Not understanding the cat’s schedule and needs when you first bring them home.

Once you bring your new cat home, it’s important to understand that they may be scared and shy at first. Even if they seem friendly at the shelter, it’s likely because they are familiar with their surroundings. If you want to earn their trust right away, the best thing you can do is leave them alone and let them adjust to their new environment at their own pace. It’s a good idea to have an area where the cat can hide for a few days if necessary, like behind a couch or under a bed. Cats like these spaces because they are dark and enclosed. It also provides them with a sense of security until they become more comfortable in their new home.

You should also consider giving your cat treats during these first few days as a way to get them used to you early on. Don’t force your new cat into an interaction with you if he or she does not seem comfortable with it—you don’t want your cat feeling like he must trust you when he actually doesn’t feel safe yet! Just let him know that treats are available when he is ready for them, which will provide him with much-needed comfort while he adjusts without making him feel trapped or cornered.

Just because a cat is at a shelter doesn’t mean that they have done anything wrong – it may just be that their owner was unable to care for them anymore, or they were born there. Shelter cats make wonderful companions!

I find it can be a misconception among people who are adopting for the first time that cats at shelters have done something wrong and that’s why they ended up there. While this may be true sometimes, most of the time cats end up in shelters due to no fault of their own. They may have been abandoned by their owners, or they were born there. Just because a cat is in a shelter does not mean that he is bad – I would argue that many shelter cats make wonderful companions as they are likely seeking attention more than others!Not understanding why cats are at the shelter.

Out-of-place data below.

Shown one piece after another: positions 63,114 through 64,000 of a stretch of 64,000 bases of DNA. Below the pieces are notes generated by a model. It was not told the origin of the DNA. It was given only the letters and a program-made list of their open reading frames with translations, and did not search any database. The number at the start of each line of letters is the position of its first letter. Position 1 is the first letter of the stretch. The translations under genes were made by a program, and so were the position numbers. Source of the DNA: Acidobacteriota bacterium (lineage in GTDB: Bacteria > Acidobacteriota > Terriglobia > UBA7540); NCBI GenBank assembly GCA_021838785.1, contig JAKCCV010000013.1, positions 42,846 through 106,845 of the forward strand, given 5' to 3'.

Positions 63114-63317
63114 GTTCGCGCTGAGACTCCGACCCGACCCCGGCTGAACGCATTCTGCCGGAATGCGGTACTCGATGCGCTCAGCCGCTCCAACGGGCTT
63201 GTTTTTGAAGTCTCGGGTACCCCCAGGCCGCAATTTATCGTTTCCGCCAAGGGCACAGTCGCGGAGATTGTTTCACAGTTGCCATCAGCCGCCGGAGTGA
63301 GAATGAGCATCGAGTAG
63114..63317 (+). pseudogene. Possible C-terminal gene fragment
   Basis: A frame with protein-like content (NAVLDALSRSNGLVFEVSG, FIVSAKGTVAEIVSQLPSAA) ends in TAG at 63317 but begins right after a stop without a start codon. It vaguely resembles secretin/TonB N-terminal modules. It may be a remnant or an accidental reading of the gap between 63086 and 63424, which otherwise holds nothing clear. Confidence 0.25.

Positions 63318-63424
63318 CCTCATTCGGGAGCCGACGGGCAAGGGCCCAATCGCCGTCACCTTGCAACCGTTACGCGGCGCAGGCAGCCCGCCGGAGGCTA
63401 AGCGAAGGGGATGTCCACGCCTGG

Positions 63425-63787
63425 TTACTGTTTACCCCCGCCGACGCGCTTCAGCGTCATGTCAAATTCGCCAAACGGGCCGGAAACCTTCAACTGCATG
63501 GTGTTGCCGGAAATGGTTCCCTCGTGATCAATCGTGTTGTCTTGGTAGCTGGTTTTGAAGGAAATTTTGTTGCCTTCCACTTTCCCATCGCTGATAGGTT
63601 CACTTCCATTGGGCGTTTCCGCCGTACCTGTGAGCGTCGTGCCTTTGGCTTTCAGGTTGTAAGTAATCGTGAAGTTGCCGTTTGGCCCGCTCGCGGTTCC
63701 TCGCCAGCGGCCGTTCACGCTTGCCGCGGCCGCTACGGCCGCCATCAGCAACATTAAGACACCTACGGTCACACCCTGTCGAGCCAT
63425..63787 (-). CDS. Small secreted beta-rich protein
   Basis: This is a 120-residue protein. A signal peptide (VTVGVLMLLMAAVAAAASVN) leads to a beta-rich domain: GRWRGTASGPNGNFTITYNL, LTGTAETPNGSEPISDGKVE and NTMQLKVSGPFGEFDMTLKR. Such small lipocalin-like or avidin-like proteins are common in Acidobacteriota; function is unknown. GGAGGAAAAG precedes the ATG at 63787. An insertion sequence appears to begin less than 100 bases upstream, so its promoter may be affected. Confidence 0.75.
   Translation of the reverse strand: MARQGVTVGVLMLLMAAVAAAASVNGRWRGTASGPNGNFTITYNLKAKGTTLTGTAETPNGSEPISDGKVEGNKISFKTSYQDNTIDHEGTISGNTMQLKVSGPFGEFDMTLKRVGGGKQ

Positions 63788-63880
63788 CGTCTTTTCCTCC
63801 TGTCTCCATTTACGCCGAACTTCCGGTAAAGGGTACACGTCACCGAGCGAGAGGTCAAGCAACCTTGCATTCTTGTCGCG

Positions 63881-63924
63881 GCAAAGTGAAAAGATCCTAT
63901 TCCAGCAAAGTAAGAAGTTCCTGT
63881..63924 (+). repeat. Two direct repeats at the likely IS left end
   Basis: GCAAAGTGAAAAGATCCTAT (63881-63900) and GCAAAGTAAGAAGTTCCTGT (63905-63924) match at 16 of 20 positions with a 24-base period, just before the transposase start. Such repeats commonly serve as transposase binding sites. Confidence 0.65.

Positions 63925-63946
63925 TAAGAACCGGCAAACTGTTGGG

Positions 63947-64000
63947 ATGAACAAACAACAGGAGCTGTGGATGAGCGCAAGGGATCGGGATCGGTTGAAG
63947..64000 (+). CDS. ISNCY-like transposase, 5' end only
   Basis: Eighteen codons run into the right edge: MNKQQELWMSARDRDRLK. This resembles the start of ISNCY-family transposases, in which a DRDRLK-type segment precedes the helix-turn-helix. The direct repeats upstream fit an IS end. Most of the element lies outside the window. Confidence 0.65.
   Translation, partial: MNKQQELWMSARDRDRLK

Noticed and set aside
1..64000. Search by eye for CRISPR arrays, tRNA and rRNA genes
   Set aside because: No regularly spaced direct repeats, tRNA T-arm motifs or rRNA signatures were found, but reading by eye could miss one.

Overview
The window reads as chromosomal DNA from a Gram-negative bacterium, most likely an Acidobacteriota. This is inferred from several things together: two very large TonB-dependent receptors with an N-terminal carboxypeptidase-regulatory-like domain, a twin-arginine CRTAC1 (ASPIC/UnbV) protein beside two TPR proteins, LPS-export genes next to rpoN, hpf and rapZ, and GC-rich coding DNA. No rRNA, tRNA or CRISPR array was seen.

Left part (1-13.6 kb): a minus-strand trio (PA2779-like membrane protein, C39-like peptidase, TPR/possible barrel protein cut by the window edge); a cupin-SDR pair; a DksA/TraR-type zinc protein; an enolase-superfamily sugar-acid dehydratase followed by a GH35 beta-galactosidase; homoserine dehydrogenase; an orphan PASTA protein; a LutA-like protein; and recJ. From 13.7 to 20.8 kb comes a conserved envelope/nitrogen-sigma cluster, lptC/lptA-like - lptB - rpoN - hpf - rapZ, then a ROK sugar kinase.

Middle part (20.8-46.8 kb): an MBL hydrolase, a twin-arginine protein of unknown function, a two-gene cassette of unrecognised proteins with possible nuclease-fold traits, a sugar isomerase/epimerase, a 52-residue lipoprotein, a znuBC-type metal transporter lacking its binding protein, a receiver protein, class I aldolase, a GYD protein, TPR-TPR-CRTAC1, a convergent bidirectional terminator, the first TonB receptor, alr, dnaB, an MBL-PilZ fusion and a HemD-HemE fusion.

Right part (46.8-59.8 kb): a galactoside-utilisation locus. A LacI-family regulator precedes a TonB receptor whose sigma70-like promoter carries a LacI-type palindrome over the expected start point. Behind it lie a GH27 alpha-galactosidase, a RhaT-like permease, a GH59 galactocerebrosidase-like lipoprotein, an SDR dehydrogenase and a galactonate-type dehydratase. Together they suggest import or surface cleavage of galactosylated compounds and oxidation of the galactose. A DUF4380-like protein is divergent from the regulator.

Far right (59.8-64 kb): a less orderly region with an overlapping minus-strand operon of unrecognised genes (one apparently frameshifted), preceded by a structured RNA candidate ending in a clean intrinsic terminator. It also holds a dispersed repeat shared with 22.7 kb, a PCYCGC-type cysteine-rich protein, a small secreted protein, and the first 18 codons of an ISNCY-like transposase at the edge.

You might not have known, but shelters often have cats brought in by their owners. There are many reasons why someone might relinquish ownership of their cat to a shelter. These reasons include:

behavioral issues like inappropriate elimination or aggression

interference with other pets in the home

excessive vocalization or scratching

medical issues like hyperthyroidism, diabetes, and kidney failure

Unfortunately, overcrowding at shelters is an ongoing issue. Shelters are often understaffed and cannot care for as many animals as they take in. When overcrowding occurs at a shelter, the only way to manage it is to euthanize animals so that others can stay in the shelter. This practice is sometimes referred to as “putting down” an animal because euthanasia involves administering a lethal injection that causes an animal to fall asleep and stop breathing.

Not finding the right match for your home.

Failing to find the right match for your home could turn out badly, as you want a cat that matches well with your personality and lifestyle. If you’re an active person who likes to go on runs before work or enjoy hiking on weekends, you probably don’t want a cat who spends most of the day sleeping on your couch. Just like people, each cat has its own unique personality. Make sure it’s a good fit!

When I adopted my first cat, I didn’t know much about cats and wanted someone who would be incredibly affectionate with me—which wasn’t the best fit for my shy little rescue kitty! If you have kids, consider adopting an older cat instead of a kitten. Kittens are still learning how to play gently and can unintentionally hurt young children by scratching them or knocking them over during play.

Making assumptions about the cat’s behavior.